All’s Fair

October 8, 2012 — Remember in college, when you’d need a class schedule for the week and a party schedule for the weekend? Well, me neither, but that’s how everybody describes their college experience to me. However, during the Fall season, that really is how it is. Just with less alcohol poisoning.

In September and October, we can count on foliage turning, pumpkins ripening, and every single weekend overflowing with uncountable carnivals that magically spring up in the middle of town squares and open fields across the country. Every town has one, every state has one, every organization has one, every Fall-related industry has one.

Yesterday, we went to the Topsfield Fair in Topsfield, Massachusetts.

Bring me the head of
Frankenstein's monster.

Topsfield is about 20 miles north of Boston, and its 200-year-old fair lasts for about 10 days each season. It’s relatively large as far as fairs go, but it still averages out to everything you’d expect from a Fall fair: food, livestock, shows, games, rides.

And that’s suspicious to me.

Honestly, I secretly believe that these places aren’t set up. That they’re unexplained alternate dimensional phenomena that just happen to line up with our own inclinations at this time of year. I can’t explain it otherwise. Their pumpkins grow to mind-bogglingly monstrous sizes. You have to do a currency exchange for tickets in order to participate in anything. Copyright doesn’t exist. Ordinary farm animals demand queuing up and gawking at. Cheap toys are the pinnacle of material excess and are suddenly worth all your efforts, industries, and ambitions. Complicated rides that in our world take multiple engineers, manufacturers, safety inspectors, and testing go up in minutes and are entrusted with our precious children. The massive staff that is needed to run one of these come out of nowhere like Oompa Loompas expatriated from hidden shores. You can survive on sugar and fat for longer than the FDA would lead us to believe.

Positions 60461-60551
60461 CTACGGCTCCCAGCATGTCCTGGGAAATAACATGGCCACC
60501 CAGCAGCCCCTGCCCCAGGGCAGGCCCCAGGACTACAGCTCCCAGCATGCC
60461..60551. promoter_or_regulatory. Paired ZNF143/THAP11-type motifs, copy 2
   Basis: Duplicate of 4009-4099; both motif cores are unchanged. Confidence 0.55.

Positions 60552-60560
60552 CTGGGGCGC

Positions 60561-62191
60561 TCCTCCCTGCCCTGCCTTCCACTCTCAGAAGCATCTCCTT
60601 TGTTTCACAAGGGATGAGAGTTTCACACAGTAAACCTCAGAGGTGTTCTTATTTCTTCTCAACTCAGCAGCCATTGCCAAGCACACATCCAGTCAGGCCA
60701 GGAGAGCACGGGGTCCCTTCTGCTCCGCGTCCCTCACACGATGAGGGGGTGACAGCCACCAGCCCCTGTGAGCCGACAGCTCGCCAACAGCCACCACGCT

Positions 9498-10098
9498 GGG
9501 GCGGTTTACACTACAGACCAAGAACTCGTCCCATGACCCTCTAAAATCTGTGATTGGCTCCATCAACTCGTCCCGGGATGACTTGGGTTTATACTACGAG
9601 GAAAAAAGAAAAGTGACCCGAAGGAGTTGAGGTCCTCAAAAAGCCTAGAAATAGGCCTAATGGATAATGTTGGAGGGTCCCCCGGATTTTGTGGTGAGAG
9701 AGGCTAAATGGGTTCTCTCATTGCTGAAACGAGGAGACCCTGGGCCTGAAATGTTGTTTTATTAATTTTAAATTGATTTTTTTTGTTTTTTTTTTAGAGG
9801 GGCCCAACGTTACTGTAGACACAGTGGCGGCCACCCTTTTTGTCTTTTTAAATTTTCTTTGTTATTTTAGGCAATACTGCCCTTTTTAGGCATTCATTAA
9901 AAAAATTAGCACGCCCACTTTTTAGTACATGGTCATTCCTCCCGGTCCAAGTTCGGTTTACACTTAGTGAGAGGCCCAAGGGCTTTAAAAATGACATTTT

Their world is a much better place than ours.

I won’t go into details about our day, but mostly because I want to ignore how much money I spent. Highlights definitely included Clydesdales, the world’s largest pumpkin (2,100 pounds…over a ton of pumpkin flesh), Texas longhorns, corn husk sculptures, the dark ride and haunted house facades (although never the dark ride and haunted house themselves), my daughter’s first roller coaster, the funnel cake and cider, and that guy dressed as a clown in the dunk tank that made fun of my glasses.

Somewhere between the pig house and the rabbit house
was the lost children house.

Pictures don't do this monster justice.

I have no clue what this was about.

You can't handle the Crazy Bus.

Corn husk sculptures are terrifying.

We thought it was the Tunnel of Love.

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